Affects Version/s: Minecraft 1.9
Fix Version/s: None
When playing around with creating default worlds with different seeds, I found a weird quirk in the seed calculation algorithm. From what I can tell, it works like so:
If the seed string can be parsed into a long, it uses that long as the seed.
Otherwise, it uses the hash code of the seed string.
So far, this isn't weird. The weird part is determining whether or not to generate the seed randomly.
As we all know, leaving the seed string blank generates the seed randomly. However, entering a seed of 0 also generates the seed randomly. This is unexpected, but it makes sense; the hash code of the empty string is zero. The really weird bit happens when entering a non-empty string with a hash code of zero, for example, the string f5a5a608. One would expect that it generates the seed randomly. However it actually proceeds to generate a world with a seed of 0.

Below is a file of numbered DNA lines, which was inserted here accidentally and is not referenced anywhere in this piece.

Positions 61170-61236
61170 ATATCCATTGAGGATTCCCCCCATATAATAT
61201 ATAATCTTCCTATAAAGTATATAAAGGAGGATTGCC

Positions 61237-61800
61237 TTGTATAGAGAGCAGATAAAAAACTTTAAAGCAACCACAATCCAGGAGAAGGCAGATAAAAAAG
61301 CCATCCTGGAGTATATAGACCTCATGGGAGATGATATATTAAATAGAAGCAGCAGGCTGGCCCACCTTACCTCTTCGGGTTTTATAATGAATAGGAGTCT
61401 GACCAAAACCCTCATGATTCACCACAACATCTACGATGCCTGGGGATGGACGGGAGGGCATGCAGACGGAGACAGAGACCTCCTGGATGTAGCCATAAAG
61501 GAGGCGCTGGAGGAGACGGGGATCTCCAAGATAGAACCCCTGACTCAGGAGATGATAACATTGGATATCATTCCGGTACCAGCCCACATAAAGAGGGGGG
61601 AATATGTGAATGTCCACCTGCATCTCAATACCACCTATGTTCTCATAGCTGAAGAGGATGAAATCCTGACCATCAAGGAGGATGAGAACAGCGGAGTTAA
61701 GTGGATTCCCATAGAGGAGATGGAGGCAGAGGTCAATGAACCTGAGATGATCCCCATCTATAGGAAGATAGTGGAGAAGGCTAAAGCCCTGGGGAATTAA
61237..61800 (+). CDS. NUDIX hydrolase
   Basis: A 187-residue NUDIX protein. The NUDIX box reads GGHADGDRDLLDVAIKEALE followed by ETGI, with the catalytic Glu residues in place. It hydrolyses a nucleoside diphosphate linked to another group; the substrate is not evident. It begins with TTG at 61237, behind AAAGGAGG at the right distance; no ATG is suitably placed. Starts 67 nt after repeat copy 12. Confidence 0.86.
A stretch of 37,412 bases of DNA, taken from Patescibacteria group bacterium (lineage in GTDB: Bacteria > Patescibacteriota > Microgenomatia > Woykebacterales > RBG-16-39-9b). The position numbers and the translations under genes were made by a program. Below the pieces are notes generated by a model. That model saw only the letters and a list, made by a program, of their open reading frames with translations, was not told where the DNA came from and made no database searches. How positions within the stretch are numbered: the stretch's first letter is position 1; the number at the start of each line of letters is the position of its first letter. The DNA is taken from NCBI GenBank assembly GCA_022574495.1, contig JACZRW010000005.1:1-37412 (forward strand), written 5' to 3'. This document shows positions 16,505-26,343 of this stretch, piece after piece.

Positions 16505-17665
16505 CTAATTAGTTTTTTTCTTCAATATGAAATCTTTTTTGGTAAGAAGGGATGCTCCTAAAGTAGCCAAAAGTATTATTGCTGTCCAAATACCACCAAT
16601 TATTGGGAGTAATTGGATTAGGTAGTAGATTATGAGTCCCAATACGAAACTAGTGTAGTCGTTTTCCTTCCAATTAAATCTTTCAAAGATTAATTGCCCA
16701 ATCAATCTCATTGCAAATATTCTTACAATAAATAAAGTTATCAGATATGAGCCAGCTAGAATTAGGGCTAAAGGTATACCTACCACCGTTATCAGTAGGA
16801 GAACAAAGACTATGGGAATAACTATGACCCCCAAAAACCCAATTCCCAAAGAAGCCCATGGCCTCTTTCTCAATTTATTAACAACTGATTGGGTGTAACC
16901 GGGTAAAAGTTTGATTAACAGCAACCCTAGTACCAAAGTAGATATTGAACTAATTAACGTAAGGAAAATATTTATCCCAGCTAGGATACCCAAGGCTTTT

This is an inconsistency in the seed calculation algorithm and there seems to be no purpose for it. Either the seed of 0 shouldn't be generating the seed randomly, or nonempty strings with a hash code of 0 should be generating the seed randomly.